-

    -

    -

    Trichosanthes inthanonensis Duyfjes & Pruesapan

    1

    P. Phonsena, W. de Wilde & B. Duyfjes 3930 (L)

    Thailand, Chiang Mai

    HE661330

    HE661496

    HE661417

    -

    -

    -

    Trichosanthes inthanonensis Duyfjes & Pruesapan

    2

    K. Pruesapan et al. 67 (L)

    Thailand, Kanchanaburi

    HE661331

    HE661497

    HE661418

    -

    -

    -

    Trichosanthes kerrii Craib

     

    P. Phonsena, W. de Wilde & B. Duyfjes 3959 (L)

    Thailand, Nan

    HE661333

    HE661498

    -

    -

    -

    -

    Trichosanthes kinabaluensis Rugayah

     

    J. Postar et al. SAN 144260 (L)

    Malaysia, Borneo, Sabah

    HE661334

    EU155615

    HE661419

    -

    EU155624

    EU155634

    Trichosanthes kirilowii Maxim. var. japonica (Miq.) Kitam.

    3

    H. Takahashi 20711 (GIFU)

    Japan

    HE661335

    DQ536603

    DQ536742

    DQ535855

    DQ536874

    DQ536874

    Trichosanthes kirilowii Maxim. var. japonica (Miq.) Kitam.

    1

    K. Kondo 05090401e (KYO)

    Japan

    HE661332

    HE661499

    HE661420

    -

    -

    -

    Trichosanthes kirilowii Maxim. var. japonica (Miq.) Kitam.

    2

    K. Deguchi, K. Uchida, K. Shiino & H. Hideshima s.n. (KYO)

    Japan

    -

    HE661500

    HE661421

    -

    -

    -

    Trichosanthes laceribractea Hayata

    1

    S. Fujii 9623 (KYO)

    Japan

    HE661336

    HE661501

    HE661422

    -

    -

    -

    Trichosanthes laceribractea Hayata

    2

    S. Fujii 9978 (KYO)

    Japan

    HE661337

    HE661502

    HE661423

    -

    -

    -

    Trichosanthes laceribractea Hayata

    3

    Liang Deng 7090 (KUN)

    China

    HE661338

    HE661503

    -

    -

    -

    -

    Trichosanthes laeoica C.Y.Cheng & L.Q.Huang

    1

    M. Coode et al. NGF 32585 (E)

    Papua New Guinea, Eastern Highlands

    HE661339

    HE661504

    -

    -

    -

    -

    Trichosanthes laeoica C.Y.Cheng & L.Q.Huang

    2

    P. Katik LAE 77807a (BRI)

    Papua New Guinea

    HE661340

    HE661505

    -

    -

    -

    -

    Trichosanthes lepiniana (Naud.) Cogn.

    1

    J.D.A. Stainton 8522 (E)

    Nepal

    HE661341

    HE661506

    HE661424

    -

    -

    -

    Trichosanthes lepiniana (Naud.) Cogn.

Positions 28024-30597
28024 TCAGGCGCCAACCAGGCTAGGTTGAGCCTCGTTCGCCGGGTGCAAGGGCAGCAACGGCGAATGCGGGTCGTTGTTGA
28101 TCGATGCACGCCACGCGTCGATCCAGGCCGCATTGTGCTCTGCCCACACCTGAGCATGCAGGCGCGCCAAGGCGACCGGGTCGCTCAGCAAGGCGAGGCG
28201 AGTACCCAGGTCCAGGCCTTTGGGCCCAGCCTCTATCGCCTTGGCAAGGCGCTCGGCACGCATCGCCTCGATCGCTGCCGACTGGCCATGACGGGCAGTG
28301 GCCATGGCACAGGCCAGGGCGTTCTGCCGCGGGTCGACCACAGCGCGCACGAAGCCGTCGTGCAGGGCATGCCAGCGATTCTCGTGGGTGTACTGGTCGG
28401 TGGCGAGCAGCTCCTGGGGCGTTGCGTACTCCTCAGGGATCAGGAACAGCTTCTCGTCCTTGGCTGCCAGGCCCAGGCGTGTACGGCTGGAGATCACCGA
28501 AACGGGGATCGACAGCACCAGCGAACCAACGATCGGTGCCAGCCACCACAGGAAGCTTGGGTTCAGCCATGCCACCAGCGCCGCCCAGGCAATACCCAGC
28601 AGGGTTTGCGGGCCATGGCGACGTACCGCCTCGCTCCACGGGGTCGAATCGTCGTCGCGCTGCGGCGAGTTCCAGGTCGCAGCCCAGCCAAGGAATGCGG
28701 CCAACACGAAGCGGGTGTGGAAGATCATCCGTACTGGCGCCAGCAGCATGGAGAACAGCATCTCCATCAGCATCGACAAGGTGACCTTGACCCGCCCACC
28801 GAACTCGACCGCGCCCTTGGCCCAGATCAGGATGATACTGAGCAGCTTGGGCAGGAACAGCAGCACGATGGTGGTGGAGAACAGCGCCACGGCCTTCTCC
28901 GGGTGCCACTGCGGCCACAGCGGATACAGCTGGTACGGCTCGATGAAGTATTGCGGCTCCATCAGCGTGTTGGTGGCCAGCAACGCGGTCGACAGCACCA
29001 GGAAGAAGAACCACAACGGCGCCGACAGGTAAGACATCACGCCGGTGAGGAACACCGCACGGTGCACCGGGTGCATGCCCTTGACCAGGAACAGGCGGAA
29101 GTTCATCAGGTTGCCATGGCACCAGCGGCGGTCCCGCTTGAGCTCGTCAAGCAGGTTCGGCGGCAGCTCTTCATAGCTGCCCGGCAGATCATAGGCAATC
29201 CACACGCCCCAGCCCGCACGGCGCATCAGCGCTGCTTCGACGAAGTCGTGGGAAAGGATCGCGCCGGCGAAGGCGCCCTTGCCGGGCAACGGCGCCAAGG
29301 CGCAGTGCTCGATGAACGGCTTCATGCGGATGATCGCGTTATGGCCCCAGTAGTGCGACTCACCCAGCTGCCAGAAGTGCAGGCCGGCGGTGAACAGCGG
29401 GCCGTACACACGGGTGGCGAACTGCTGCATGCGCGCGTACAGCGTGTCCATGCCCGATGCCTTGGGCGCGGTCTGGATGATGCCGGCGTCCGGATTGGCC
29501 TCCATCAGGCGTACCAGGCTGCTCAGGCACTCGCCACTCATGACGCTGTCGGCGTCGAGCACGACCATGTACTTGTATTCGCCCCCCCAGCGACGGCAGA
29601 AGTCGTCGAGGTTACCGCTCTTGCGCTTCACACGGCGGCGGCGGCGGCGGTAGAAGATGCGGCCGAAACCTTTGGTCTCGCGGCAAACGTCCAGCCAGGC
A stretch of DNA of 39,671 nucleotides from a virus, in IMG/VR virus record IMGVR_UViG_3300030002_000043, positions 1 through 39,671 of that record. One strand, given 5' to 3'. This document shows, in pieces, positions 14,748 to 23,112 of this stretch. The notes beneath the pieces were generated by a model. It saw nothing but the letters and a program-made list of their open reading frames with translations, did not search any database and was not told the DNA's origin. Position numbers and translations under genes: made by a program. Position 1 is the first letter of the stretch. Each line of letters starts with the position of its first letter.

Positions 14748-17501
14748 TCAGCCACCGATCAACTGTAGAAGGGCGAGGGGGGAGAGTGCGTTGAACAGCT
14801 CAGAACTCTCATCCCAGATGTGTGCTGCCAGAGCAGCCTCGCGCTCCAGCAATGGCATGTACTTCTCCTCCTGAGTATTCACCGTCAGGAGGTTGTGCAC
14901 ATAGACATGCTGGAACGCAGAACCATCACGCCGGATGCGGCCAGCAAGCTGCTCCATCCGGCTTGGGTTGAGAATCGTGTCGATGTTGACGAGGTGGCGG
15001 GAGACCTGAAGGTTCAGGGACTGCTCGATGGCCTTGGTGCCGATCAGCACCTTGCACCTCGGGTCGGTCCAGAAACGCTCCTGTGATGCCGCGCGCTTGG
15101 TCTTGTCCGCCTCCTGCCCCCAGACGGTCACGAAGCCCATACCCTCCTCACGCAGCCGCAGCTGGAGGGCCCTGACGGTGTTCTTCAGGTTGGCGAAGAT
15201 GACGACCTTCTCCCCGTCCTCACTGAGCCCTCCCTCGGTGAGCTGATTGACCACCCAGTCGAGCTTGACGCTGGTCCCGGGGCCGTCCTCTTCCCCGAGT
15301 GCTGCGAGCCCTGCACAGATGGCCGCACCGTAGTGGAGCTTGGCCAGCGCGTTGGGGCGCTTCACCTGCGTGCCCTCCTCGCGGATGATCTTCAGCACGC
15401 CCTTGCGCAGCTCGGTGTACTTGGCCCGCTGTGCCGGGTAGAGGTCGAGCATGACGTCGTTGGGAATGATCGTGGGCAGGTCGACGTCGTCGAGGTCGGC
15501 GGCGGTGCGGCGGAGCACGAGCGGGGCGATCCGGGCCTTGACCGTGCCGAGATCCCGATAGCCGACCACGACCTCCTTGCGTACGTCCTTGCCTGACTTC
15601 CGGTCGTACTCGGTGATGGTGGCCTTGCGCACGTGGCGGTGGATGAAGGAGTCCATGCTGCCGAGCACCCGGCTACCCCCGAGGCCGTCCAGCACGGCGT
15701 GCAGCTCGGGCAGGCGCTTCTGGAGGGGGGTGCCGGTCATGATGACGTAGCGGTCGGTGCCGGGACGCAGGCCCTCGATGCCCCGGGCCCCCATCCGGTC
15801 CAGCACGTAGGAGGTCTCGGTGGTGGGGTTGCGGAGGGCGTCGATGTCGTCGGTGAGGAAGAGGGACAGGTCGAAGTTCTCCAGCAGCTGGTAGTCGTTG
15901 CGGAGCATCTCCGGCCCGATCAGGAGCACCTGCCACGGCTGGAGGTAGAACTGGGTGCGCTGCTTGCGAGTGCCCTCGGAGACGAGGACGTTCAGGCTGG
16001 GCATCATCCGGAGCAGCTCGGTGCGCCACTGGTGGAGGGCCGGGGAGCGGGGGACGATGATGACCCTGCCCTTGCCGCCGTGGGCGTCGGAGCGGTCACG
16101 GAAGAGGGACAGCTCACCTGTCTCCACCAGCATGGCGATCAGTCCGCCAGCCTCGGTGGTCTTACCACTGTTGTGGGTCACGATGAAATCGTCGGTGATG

2

    Shanzu Wen 85 (KUN)

    China

    HE661342

    HE661507

    HE661425

    -

    -

    -

    Trichosanthes lepiniana (Naud.) Cogn.

    3

    H. de Boer HB49, coll. 1865 (P)

    France, cult BG Paris

    HE661343

    HE661508

    -

    -

    -

    -

    Trichosanthes miyagii Hayata

     

    T. Yamazaki 310 (KYO)

    Japan

    HE661344

    HE661509

    HE661426

    -

    -

    -

    Trichosanthes montana Rugayah ssp. crassipes W.J. de Wilde & Duyfjes

     

    J. Postar et al. SAN 144259 (L)

    Malaysia, Borneo, Sabah

    HE661346

    EU155616

    HE661427

    -

    EU155625

    EU155635

    Trichosanthes montana Rugayah ssp. montana

     

    W. de Wilde et al. 22279 (L)

    Indonesia, Java

    HE661345

    HE661510

    -

    -

    -

    -

    Trichosanthes mucronata Rugayah

     

    W. de Wilde & B. Duyfjes SAN 139459 (L)

    Malaysia, Borneo, Sabah

    HE661347

    HE661511

    HE661428

    -

    -

    -

    Trichosanthes multiloba Miq.

    1

    S. Tsugaru, G. Murata & T. Sawada s.n. (KYO)

    Japan

    HE661348

    HE661512

    HE661429

    -

    -

    -

    Trichosanthes multiloba Miq.

    2

    S. Fujii 9957 (KYO)

    Japan

    HE661349

    HE661513

    HE661430

    -

    -

    -

    Trichosanthes nervifolia L.

     

    B. Jonsell 3828 (UPS)

    Sri Lanka

    HE661350

    HE661514

    HE661431

    -

    -

    -

    Trichosanthes obscura Rugayah

     

    K.M. Wang 1581 (L)

    Borneo, Brunei

    HE661351

    HE661515

    -

    -

    -

    -

    Trichosanthes odontosperma W.E.Cooper & A.J.Ford

    1

    H. Schaefer 2007/09 (M)

    Australia, Queensland

    HE661352

    EU037013

    HE661432

    -

    EU037011

    EU037010

    Trichosanthes odontosperma W.E.Cooper & A.J.Ford

    2

    B. Gray 9147 (UPS)

    Australia, Queensland

    HE661353

    HE661516

    HE661433

    -

    -

    -

    Trichosanthes odontosperma W.E.Cooper & A.J.Ford

    3

    I. Telford 11285 (CNS)

    Australia, Queensland

    HE661354

    HE661517

    HE661434

    -

    -

    -

    Trichosanthes pallida Duyfjes & Pruesapan

    1

    P. Phonsena, W. de Wilde & B. Duyfjes 4658 (L)

    Thailand, Phetchaburi

    HE661355

    HE661518

    HE661435

    -

    -

    -

    Trichosanthes pallida Duyfjes & Pruesapan

    2

    P. Phonsena, W. de Wilde & B. Duyfjes 3981 (L)

    Thailand, Phetchaburi

    HE661356

    HE661519

    HE661436

    -

    -

    -

    Trichosanthes papuana F.M.Bailey

     

    W. Takeuchi & D. Ama 17069 (L)

    Papua New Guinea

    HE661357

    HE661520

    HE661437

    -

    -

    -

    Trichosanthes pedata Merr. & Chun

     

    Jiangiang Li 239 (KUN)

    China

    HE661358